When Bobby Catt, minister of students at First Baptist Church in San Angelo, Texas, discovered a student mission trip opportunity in Wimberley in the Texas Hill Country, he knew he had to sign up his youth group right away.
Catt called the small town, with a population of just over 2,500, home for many formative years. Last Memorial Day weekend, numerous Wimberley residences sustained severe damage after record amounts of rainfall caused flooding across Central Texas.
Nine days after the flood, Catt and three members from his church traveled to Wimberley to begin relief work.
Nearly 10 months later, he heard about a spring break mission trip through BOUNCE Student Disaster Recovery, an opportunity he was eager to get his youth group involved in.
“I was able to get a group [of students] together from San Angelo and come back to my hometown to serve where I spent the first 18 years of my life,” he said.
BOUNCE, a ministry of the Baptist General Convention of Texas, responds to community needs following disasters by coordinating mission opportunities for middle school and high school students over spring break and summer.
Eighteen volunteers with the FBC San Angelo youth group were assigned to a house that bordered the Blanco River, which was a primary source of the flooding on May 23-24 of last year. Not surprisingly, Catt had a story to share about that very house.
“A guy that I know grew up in this home. We played little league baseball together,” Catt said. “We’ve known each other for 30 years, so there’s a personal connection here. It’s not just leading students to serve (just anybody) but to serve somebody that I can share the story about.”
Students spent the week demolishing a portion of the house, so the owners could begin repairing the foundation.
Catt said he was thrilled not only to show his students where he grew up but to see them taking time away from their spring break vacation to serve the community he once called home.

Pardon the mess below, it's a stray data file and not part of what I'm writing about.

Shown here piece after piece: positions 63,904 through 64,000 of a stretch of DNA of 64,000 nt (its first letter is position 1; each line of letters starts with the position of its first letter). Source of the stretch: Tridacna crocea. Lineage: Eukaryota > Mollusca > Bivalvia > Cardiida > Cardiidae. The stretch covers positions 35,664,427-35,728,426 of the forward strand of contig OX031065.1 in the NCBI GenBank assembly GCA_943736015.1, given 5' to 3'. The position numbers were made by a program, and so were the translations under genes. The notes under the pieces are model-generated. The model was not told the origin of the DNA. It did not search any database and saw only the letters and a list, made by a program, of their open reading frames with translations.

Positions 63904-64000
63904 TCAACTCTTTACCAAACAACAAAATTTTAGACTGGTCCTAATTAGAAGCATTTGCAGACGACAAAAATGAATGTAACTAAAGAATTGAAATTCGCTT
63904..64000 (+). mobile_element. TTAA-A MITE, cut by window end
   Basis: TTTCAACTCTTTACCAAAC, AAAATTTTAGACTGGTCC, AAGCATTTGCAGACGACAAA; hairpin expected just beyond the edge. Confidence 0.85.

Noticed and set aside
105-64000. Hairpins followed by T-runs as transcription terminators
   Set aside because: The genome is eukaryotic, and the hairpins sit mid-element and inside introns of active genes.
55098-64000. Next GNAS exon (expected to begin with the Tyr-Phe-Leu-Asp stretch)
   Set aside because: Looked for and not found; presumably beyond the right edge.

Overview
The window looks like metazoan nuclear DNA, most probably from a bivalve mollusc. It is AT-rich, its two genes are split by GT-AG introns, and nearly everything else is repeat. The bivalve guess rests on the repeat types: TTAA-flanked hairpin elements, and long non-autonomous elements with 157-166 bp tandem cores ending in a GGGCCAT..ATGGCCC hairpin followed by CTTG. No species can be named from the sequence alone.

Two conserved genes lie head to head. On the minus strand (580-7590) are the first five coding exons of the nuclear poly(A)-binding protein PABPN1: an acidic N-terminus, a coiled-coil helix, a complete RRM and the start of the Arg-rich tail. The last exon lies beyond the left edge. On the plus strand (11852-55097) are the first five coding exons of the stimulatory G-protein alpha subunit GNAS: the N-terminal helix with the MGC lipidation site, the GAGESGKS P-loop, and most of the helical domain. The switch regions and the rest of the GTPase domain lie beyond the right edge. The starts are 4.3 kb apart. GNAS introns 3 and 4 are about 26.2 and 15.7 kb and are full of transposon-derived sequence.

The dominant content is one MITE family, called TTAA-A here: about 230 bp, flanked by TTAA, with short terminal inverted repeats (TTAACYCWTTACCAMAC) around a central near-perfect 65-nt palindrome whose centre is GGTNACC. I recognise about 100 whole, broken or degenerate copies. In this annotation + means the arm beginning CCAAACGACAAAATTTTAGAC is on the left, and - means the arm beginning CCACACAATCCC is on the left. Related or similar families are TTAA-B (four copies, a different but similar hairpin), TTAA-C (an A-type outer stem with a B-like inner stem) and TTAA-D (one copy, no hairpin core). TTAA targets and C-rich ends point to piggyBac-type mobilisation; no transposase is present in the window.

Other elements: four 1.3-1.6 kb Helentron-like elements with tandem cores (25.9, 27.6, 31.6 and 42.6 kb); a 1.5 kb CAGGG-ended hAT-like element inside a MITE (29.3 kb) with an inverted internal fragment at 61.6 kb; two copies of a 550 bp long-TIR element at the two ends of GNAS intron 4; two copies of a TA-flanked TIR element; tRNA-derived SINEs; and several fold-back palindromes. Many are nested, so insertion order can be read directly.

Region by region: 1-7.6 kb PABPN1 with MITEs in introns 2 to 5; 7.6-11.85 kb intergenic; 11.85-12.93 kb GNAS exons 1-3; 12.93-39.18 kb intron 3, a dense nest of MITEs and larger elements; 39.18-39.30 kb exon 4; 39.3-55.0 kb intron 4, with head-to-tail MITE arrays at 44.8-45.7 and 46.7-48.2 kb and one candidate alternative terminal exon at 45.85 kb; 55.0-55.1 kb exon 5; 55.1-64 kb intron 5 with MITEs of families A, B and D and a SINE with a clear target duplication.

“Some of the kids that I brought with me would probably be eating cereal in their pajamas on the couch right now, but instead they woke up at 5:30 a.m. and are spending all day not just thinking about themselves, but thinking about God and thinking about the needs of other people,” he said.
Ryan Moran, one of Catt’s students, is no stranger to mission trips. After having attended about 15 trips in his life, he said he would not have done anything else over his spring break.
“Call me crazy, but I love this kind of stuff,” Moran said. “This is my time at the beach, I guess you could say. I have a blast doing it and hope to help people along the way.”
After having multiple experiences with BOUNCE, Catt said he believes that manual-labor mission trips teach people the application of what they learn in a classroom.
“All people, but especially teenagers, learn better by doing than by sitting in a classroom in a Sunday school room or even in a worship service,” he explained. “Those things are important and they’re a part of what we do, but if we don’t get them out and teach them what it looks like to serve and love their neighbors, they might learn a lot in their head but they’re not going to experience it with their hands and their feet and their whole bodies.”